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The Carletonian

    In Defense of the Northfield Women’s Center

    I believe abortion is the most controversial political issue right now. In class, I’ve heard political discussions about almost everything, but abortion is notably absent, and that may be because people on both sides don’t see it as a debate. Instead, for one side, not believing in the right to choose is a sign that you do not care about women’s autonomy, and for the other side, the right to choose is a sign that you do not care about the casual acceptance of murder.
    I can only assume that’s why, after a crisis pregnancy center (CPC), the Northfield Women’s Center (NWC), opened recently in Northfield, both Carleton and St. Olaf students turned out in full force to rally against what they labeled a “fake abortion clinic.” Upon doing some research into the Northfield Women’s Center (NWC), I see why these protesters are fervently opposed to its existence.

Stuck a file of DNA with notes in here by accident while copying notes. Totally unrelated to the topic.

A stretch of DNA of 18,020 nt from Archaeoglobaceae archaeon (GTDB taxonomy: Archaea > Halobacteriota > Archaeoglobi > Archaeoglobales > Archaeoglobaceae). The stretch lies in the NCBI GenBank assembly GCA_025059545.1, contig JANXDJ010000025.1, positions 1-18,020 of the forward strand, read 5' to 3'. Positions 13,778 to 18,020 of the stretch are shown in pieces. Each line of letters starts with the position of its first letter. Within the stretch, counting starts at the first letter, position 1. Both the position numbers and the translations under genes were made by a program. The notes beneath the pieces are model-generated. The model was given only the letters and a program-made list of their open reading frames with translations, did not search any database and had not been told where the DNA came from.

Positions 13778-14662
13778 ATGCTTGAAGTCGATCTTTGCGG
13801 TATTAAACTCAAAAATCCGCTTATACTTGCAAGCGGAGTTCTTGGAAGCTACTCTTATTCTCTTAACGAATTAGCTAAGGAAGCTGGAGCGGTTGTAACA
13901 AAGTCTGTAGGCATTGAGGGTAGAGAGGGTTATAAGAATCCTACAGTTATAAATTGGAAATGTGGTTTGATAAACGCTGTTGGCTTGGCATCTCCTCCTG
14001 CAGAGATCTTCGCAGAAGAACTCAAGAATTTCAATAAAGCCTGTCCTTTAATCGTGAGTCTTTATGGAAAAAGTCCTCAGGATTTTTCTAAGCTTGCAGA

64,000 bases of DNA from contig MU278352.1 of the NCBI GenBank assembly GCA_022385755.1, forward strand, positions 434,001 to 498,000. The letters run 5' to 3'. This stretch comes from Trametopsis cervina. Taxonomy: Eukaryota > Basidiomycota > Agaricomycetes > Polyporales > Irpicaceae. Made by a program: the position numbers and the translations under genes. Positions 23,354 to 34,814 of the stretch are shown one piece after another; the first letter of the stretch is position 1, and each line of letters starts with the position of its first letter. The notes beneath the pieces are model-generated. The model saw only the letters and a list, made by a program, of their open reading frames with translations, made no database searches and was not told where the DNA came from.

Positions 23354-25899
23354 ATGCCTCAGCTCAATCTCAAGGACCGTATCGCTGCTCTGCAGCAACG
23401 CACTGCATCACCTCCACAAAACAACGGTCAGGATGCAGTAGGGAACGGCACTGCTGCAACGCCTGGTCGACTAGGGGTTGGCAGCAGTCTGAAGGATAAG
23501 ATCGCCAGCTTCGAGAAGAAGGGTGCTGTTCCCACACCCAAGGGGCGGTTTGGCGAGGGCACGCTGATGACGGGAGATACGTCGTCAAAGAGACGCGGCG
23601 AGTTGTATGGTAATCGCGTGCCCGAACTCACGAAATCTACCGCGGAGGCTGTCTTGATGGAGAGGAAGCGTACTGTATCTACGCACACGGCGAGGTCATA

The NWC bills itself as a medical facility that offers pregnancy and STI testing, as well as parental counseling. However, they do not offer abortions. This clinic and all other crisis pregnancy centers exist to convince women to forgo an abortion and bring their pregnancies to term. There’s actually another, more technical reason why they don’t perform the procedure: none of the employees are certified to do so.
    According to people I spoke to and a flier the protesters passed out, the main problem was that CPCs are misleading about their pro-life cause. They use “deception, coercion and shame,” as stated in the protester pamphlets, to deter people from seeking abortion. They spread medical misinformation and lie about the costs of raising a child. Some even encourage survivors of domestic abuse to stay with their partner.
    If this was all known to be true about the NWC, then I’d be the first one out in the streets protesting this faux clinic. And initially, I was there, in full support. But during my time at the demonstration and after, I began to dissent from the protesters’ views.